Point Lobos State Natural Reserve – A Pacific Coast Highway Stop

The morning of my visit to Point Lobos State Natural Reserve was a balmy day. The clouds hovered at the tips of the mountains like pennants on flag poles as we drove south from Monterey. Did I mention it’s July, and I’m wearing a sweater? Being a native Floridian, the concept of temperatures lower than 90 degrees is foreign to me. I was motivated to explore the Point Lobos State Natural Reserve because it felt like someone turned on the air conditioning and hung a sea breeze air freshener in the branches of the surrounding pine trees. 


Getting to Point Lobos State Natural Reserve

Aaron and I are usually early risers for our days of hiking. However, after a long day at the Sequoia National Park the day before, we decided to sleep in and stop at Aaron’s favorite breakfast joint, Coffee Mia. The perfect start to any day is a breakfast sandwich on a freshly baked baguette, a flaky pastry with Nutella and almond slivers, and a large pour-over coffee. Fully energized for the day, we hopped on The 1 (US 1) and headed South towards Point Lobos State Natural Reserve.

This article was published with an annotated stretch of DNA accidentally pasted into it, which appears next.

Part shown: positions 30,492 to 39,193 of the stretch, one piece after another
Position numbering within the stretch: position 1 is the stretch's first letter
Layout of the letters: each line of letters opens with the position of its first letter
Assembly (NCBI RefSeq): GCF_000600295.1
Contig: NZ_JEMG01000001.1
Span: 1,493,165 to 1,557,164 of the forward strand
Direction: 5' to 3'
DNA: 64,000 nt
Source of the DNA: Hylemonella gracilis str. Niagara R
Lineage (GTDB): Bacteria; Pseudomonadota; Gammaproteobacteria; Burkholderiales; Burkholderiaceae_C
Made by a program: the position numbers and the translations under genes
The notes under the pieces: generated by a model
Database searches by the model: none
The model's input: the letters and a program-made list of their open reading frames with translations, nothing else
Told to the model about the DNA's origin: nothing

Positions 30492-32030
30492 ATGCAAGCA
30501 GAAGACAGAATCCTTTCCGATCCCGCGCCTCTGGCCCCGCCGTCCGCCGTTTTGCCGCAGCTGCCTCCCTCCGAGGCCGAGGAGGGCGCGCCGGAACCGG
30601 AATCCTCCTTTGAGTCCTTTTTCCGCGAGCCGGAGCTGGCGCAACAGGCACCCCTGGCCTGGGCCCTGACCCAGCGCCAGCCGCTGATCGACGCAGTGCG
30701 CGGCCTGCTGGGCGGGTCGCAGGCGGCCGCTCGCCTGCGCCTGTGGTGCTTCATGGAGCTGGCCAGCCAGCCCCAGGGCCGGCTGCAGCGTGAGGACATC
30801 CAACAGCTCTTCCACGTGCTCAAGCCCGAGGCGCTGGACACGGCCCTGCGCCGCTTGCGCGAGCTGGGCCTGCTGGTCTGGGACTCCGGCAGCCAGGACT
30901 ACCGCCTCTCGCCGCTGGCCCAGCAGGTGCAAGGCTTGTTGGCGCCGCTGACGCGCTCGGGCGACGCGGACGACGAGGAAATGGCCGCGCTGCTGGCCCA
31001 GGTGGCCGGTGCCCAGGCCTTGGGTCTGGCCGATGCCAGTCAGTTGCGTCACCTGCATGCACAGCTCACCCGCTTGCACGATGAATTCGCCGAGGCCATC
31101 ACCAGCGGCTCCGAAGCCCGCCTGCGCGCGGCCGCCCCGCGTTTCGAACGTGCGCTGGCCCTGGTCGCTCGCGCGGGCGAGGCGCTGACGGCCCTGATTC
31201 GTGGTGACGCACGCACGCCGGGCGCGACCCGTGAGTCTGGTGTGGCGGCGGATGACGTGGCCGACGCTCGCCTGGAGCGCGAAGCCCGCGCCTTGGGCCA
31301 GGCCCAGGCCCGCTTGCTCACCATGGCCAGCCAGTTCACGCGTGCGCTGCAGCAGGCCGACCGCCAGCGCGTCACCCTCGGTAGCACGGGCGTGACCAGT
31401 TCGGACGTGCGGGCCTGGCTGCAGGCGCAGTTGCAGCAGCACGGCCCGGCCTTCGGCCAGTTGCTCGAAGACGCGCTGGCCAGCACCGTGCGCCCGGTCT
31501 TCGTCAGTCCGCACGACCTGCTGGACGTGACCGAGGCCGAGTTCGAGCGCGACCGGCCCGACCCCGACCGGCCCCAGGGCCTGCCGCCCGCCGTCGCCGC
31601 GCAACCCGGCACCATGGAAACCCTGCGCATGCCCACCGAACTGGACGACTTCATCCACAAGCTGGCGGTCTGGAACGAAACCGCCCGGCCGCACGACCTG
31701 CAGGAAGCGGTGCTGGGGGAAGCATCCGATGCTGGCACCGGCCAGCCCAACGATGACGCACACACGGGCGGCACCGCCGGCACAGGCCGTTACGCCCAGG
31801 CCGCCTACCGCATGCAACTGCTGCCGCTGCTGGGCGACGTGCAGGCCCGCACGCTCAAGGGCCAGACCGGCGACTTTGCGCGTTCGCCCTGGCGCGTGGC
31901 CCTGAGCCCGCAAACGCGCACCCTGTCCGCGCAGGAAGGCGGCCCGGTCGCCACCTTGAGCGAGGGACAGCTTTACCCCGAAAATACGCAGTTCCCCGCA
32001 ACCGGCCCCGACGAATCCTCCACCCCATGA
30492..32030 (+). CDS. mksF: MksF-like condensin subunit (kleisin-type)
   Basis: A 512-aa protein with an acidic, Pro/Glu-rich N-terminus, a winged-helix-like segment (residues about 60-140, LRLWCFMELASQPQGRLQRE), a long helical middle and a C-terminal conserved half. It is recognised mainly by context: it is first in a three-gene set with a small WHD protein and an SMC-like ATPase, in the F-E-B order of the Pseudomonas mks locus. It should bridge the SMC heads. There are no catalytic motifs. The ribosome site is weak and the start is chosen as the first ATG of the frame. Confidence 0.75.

Breakfast sandwiches  at Coffee Mia

Point Lobos State Natural Reserve is roughly eight miles south of Monterey and just over four miles from Carmel-By-The-Sea. No matter what direction you are traveling, the drive along the way will not disappoint. Traveling South on US 1, after we passed the shopping centers and the million-dollar homes, the landscape transforms into calm forests and jagged coast. The towering trees hung over the foggy landscape as the mountains peak out in the distance.